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Steffan Lewis’ heroic example will inspire Wales for generations

12 Jan 2019 3 minute read
Steffan Lewis AM. Picture by National Assembly (CC BY 2.0)

Ifan Morgan Jones

I was six years old when my own father died of bowel cancer. Although a quarter of a century has passed since his death, I don’t think there is a day that goes past when I don’t think about him.

Friends, family and co-workers who knew him personally always spoke warmly of him and I’m lucky that, because he was a broadcaster, I can still hear his voice and read his words.

His example as a person and his mental strength when dealing with his illness continue to inspire me every day.

His death also reminds me daily that life is short, there is no guarantee of tomorrow, and what we want to achieve today can’t be put off for a day that may never come.

As my father did, Steffan Lewis leaves behind a young family and I know that his own son, in particular, will be comforted by how much his dad was loved and respected by those who knew him, and inspired by his example as a politician and a person.

But Steffan Lewis’ example will inspire those beyond his immediate circle of family, friends and co-workers. As a politician, he has touched the lives of hundreds of thousands, if not millions, of people.

There is a tendency to exaggerate in the immediate aftermath of someone’s death, but I don’t think there is any doubt that he was heroic in the way he continued to fight for Wales to the very end.

Steffan Lewis’ interviews over the last few months make it quite clear that he was fully aware that he probably did not have very long to live.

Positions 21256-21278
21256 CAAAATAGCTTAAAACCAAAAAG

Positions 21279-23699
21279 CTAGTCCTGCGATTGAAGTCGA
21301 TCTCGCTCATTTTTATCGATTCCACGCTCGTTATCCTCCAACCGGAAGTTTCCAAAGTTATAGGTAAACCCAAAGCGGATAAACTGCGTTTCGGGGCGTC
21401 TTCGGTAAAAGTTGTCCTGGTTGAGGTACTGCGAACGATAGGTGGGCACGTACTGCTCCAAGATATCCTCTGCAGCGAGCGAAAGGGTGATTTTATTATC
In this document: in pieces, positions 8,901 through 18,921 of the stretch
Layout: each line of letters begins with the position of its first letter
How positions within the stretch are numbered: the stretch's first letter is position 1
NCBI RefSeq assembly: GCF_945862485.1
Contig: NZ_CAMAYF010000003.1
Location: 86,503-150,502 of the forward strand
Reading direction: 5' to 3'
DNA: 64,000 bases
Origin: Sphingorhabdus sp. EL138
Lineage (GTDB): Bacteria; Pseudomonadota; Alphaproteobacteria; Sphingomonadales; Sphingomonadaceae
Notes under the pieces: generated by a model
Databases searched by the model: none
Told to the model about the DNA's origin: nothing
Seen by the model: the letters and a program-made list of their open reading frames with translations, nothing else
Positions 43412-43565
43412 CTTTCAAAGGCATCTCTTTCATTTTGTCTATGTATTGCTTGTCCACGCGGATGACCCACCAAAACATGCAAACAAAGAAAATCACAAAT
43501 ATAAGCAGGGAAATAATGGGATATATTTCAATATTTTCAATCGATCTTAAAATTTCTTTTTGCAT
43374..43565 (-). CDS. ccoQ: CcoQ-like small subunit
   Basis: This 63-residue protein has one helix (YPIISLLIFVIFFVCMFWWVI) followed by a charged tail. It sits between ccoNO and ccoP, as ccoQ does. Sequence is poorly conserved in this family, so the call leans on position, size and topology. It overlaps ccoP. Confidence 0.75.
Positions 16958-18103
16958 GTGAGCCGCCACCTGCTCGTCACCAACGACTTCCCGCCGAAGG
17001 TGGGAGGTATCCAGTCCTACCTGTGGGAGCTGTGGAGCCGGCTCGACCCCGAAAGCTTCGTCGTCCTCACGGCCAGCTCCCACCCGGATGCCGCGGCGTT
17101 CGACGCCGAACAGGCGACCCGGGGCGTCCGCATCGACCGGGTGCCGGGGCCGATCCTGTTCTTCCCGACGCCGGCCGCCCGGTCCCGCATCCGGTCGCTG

Absolutely no-one would have blamed him if, on receiving his terminal diagnosis, he had stepped back from public life immediately.

That he remained one of the most impactful politicians in Wales right up to his death shows not just a heroic mental fortitude, but also that being a politician was not just a job for him. Ensuring a better future for Wales was his driving purpose in life.

Less than a month before his death, he continued to call for radical solutions to strengthen Wales’ voice on subjects such as Brexit, and continued to contribute articles to sites such as this. While his body was weak his mind continued to work as hard as ever.

He knew that he would likely die a long time before even glimpsing the promised land that he was striving towards, except for in his minds’ eye.

There is no comfort to be found anywhere in knowing that a father has died at the age of 34. There is no comfort to be found anywhere in knowing that one of the brightest young stars in Welsh politics’ firmament has been so cruelly taken away.

But if Steffan’s heroic battle inspires us to follow his example, and work tirelessly and selflessly to improve the lives of others, his influence will continue for decades to come.

It also reminds us not to wait until tomorrow. Let’s work to realise his vision of a better Wales today.

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